Christmas renews faith in miracles
Published 12:00 am Friday, December 26, 2003
At no time are miracles more prominent in our thoughts than at the approach of Christmas, the celebration of the birth of Jesus, with all the miracles associated with that birth, life, death and resurrection.
&uot;The thoughts are always the same,&uot; writes Delia Smith in &uot;A Feast for Advent,&uot; a devotional book first published in 1983. &uot;How can it be? How could almighty God actually become man &045; one of us? ŠThis is the divine exchange, Jesus humbling himself to share in our humanity in order that we may share his divinity.&uot;
The great miracle of God becoming man continues to be a mystery beyond human comprehension. It is an appropriate place to begin in any journey of faith, said the Rev. Bill Hurt of First Baptist Church in Natchez.
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Along with the familiar Christmas story in the book of Luke, &uot;In that region there were shepherds living in the fields, keeping watch over their flock by night. Then an angel of the Lord stood before them Š,&uot; seekers also should look to the first chapter of the gospel of John, Hurt said.
&uot;John 1: 14 tells of the miracle of Christmas,&uot; he said. &uot;And the Word became flesh and lived among us, and we have seen his glory, the glory as of a father’s only son, full of grace and truth.&uot;
The message of the manger
In a lowly stable, the baby lay in a manger &045; a miracle baby, but was this not a highly unlikely place for one who was God becoming man?
&uot;The message of the manger speaks of the mystery of God,&uot; Hurt said. &uot;And the stable speaks of the stark simplicity of God. The baby was born in an obscure part of the world in a fashion that would enable him to speak with all the people of the world.&uot;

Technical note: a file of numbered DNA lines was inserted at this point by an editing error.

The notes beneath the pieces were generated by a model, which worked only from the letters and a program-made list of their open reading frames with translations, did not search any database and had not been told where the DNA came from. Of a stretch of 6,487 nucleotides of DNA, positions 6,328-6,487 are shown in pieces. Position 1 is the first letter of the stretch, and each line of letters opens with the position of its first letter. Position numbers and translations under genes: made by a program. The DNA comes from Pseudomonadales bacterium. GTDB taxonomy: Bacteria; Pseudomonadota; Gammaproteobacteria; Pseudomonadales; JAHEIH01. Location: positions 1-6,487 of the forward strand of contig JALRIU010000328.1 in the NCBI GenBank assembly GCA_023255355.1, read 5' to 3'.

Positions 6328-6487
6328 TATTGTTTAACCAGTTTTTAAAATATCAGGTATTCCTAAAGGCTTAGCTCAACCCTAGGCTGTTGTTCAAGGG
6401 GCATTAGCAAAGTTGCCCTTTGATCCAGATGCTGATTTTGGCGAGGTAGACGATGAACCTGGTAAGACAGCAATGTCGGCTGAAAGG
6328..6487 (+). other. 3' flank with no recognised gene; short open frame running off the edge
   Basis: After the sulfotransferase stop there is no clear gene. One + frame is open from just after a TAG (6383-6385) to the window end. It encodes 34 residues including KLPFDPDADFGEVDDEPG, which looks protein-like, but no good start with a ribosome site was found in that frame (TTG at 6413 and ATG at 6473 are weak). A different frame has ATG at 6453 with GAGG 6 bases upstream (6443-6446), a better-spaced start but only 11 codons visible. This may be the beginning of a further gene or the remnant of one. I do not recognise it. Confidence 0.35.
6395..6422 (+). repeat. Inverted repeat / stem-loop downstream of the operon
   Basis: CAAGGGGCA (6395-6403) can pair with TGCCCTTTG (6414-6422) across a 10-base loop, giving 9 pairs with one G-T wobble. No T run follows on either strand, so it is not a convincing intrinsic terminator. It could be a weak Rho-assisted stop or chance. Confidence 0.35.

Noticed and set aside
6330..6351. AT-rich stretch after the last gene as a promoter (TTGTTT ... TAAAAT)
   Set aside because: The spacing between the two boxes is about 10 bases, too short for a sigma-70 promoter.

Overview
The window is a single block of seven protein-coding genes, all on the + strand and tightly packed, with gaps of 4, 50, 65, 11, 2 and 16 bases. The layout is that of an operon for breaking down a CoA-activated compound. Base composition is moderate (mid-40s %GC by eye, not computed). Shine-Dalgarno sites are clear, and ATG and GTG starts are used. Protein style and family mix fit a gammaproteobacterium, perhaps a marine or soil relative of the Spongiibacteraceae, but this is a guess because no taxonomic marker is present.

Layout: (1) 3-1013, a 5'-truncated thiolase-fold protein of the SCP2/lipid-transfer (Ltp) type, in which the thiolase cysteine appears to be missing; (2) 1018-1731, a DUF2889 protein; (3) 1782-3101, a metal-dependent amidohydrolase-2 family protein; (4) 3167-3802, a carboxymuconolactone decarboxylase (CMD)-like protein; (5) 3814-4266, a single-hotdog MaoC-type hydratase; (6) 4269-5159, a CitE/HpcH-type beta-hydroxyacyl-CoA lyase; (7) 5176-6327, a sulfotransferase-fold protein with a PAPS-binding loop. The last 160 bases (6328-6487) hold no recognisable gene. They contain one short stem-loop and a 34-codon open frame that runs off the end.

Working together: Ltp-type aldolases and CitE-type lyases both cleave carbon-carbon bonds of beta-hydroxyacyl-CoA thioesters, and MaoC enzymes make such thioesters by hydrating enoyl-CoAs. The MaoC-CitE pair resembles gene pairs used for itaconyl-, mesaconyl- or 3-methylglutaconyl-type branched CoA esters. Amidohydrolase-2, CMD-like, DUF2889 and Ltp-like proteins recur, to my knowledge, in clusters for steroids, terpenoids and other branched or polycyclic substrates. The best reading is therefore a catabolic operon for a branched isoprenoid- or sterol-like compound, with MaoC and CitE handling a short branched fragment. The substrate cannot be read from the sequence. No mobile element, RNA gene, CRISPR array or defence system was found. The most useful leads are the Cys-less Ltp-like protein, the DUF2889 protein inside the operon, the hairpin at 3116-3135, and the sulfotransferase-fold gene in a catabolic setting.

On the other hand, that image of Jesus in the manger symbolizes his rejection by the world, said the Rev. Kerry Smith of Covington Road Church of Christ. &uot;Here he was in his own hometown, not a large town and one where everybody knew each other, and nobody offered them a place to stay,&uot; Smith said. &uot;The world continues to reject God and Jesus, even though God loved us that much to send his son.&uot;
Spiritual author Delia Smith puts it this way: &uot;Let us remember that Jesus comes to us, in the words of the carol, in the midst of bleak midwinter &045; in humility and poverty, in suffering and rejection but also ultimately in triumph and victory.&uot;
God’s love for mankind reigns
As extraordinary as the birth of Jesus seems to men today, another miracle supersedes it. Kerry Smith said the miracle of Christmas and the heart of Christianity is love. &uot;God loved us so much that he was willing to give us his son to die for us,&uot; Smith said. &uot;That a super Deity would care about us human beings that much &045; wanting us not to be lost but to be united with us through the Christ child &045; is the miracle.&uot;
Hurt agreed. The famous biblical quote John 3:16, &uot;For God so loved the world that he gave his only Son, so that everyone who believes in him may not perish but may have eternal life,&uot; has affirmed the Christmas message for many believers.
&uot;If we could climb Jacob’s ladder and peer into Heaven, how many people would we see whose lives were changed by those words,&uot; Hurt said.
Miracles in today’s world?
Miracles do occur in these days more than 2,000 years after the birth of Christ. Some are physical and clear to see. Others are spiritual and perhaps not so roundly noted. &uot;Sometimes it is not the miracle of physical restoration but of spiritual healing,&uot; Hurt said. &uot;And sometimes we’re so busy debating the miracle that we don’t see it.&uot;
Pastors at two Natchez churches spoke candidly of miracles of healing that have occurred in their congregations recently. The Rev. Stanley Searcy of New Hope Baptist Church and the Rev. John Collard of Abundant Life Church have brought intercessory prayer to the forefront of their ministries.